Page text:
Wright followed up Negative Blue with A Short History of the Shadow (2002), which samples many of his traditional themes: evocations of Blue Ridge landscapes, tips of the hat to his favorite poets, as well as recognition of the “fleetingness of all things.” The book received mixed reviews. For William Logan, writing in the New Criterion, when compared to the work of his three trilogies, the newer poems “are written in the sketchy, hither-thither manner, like the musings of a man waking from anaesthesia, into which Wright’s hard early style has gradually softened.” However, Jay Parini, reviewing the collection in the Nation felt the book harkened back to Wright’s “middle period,” beginning with The Other Side of the River. Parini went on to note that Wright “fetches the reader’s attention with compelling aphorisms, with phrases arranged to crate a subtle, alluring music.”
Wright has set a prolific pace since A Short History of the Shadow, publishing a new collection nearly every year. These later works often return to the shorter poems and deep elegies of his early work. According to Joe Moffett, in his book Understanding Charles Wright, the collection Buffalo Yoga (2004) centers on the “difficulty of loss,” and mostly eschews the problems of language and representation that marked Wright’s middle period. Though formally the book contains an assortment of styles—from short lyrics to sequences—a set of overarching themes (the search for meaning, the transience of life) continue to link the poems together. In Buffalo Yoga, and the books that follow, Wright’s central preoccupation is mortality, the passage of time, and the inevitability of death, usually his own. Scar Tissue (2006), which was awarded the Griffin International Poetry Prize, fittingly begins with a stock-taking piece called “Appalachian Farewell.” His book-length poem, Littlefoot (2007), is a diary of his seventieth year and meditates seriously on life and death, nature and meaning. Thomas Curwen, in the Los Angeles Times, called the book “one of the most satisfyingly possessed landscapes of [Wright’s] career.” The poems in Sestets (2009) are also short (all are six lines) and elegiac, concerned with memory, landscape and music. Critic Janis Lull described the “recurrent note of resignation in the Sestets, and this also ties them to the tone of Wright’s later work. He has always been a poet concerned with grand ideas—or rather he has always been sorry that he no longer believes in grand ideas.”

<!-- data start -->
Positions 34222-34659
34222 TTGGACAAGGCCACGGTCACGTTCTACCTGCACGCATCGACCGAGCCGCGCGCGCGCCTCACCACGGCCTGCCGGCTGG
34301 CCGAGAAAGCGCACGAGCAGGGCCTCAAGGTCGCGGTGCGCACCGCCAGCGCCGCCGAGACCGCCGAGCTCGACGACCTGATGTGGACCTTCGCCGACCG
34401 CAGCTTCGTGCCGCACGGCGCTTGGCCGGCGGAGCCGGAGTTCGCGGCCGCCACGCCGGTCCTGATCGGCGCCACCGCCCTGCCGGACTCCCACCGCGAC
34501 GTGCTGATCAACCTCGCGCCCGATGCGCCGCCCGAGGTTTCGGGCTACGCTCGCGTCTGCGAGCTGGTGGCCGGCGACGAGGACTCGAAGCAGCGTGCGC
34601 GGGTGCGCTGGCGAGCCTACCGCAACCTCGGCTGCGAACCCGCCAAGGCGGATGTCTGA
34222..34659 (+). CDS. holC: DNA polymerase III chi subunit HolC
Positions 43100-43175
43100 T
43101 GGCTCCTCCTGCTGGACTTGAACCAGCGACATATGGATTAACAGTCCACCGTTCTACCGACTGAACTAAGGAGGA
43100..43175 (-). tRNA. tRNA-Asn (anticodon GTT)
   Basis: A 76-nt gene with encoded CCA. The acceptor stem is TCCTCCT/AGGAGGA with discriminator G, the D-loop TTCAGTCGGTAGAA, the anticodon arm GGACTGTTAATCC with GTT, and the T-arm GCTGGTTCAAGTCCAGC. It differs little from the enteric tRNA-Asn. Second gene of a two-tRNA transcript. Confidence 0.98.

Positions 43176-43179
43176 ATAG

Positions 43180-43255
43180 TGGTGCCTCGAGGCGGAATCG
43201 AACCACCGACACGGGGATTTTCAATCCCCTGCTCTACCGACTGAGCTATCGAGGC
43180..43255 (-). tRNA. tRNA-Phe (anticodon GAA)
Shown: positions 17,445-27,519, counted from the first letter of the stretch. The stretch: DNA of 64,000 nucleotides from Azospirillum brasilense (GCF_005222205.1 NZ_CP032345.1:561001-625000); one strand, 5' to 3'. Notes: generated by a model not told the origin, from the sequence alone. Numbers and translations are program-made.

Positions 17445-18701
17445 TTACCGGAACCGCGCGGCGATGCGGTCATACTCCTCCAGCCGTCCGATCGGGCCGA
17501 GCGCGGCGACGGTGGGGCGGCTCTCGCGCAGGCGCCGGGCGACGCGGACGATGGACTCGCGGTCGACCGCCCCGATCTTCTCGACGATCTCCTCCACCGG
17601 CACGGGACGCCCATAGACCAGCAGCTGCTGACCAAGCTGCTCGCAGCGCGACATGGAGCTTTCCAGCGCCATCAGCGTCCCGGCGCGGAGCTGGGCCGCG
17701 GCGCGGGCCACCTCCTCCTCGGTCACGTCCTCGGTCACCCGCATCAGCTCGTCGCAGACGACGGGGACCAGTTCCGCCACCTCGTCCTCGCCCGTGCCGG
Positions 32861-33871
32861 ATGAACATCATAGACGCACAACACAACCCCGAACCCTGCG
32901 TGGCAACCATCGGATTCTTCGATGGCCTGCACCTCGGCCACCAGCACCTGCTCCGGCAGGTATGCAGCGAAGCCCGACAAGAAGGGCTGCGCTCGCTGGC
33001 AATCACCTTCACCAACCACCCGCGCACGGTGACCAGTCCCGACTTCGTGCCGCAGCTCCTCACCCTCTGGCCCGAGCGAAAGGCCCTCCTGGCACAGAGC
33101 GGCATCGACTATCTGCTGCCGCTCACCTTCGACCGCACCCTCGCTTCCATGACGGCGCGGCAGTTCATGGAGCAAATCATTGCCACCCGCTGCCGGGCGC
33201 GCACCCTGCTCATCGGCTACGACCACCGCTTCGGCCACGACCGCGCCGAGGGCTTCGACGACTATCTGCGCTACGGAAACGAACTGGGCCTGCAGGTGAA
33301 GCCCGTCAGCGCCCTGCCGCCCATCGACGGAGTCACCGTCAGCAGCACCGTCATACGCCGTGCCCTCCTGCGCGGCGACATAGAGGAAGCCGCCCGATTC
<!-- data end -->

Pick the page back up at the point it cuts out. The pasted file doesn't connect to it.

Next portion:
Charles Wright is a Chancellor of The Academy of American Poets and the Souder Family Professor of English at the University of Virginia in Charlottesville. His many collections of poetry and numerous awards—including the Pulitzer Prize, the Griffin International Poetry Prize, and a Ruth Lilly Poetry Prize—have proven that he is, as Jay Parini once said, “among the best poets” of his generation. Yet Wright remains stoic about such achievements: it is not the poet, but the poems, as he concluded to Genoways. “One wants one’s work to be paid attention to, but I hate personal attention. I just want everyone to read the poems. I want my poetry to get all the attention in the world, but I want to be the anonymous author.”
Biography exceprts are from the Poetry Foundation.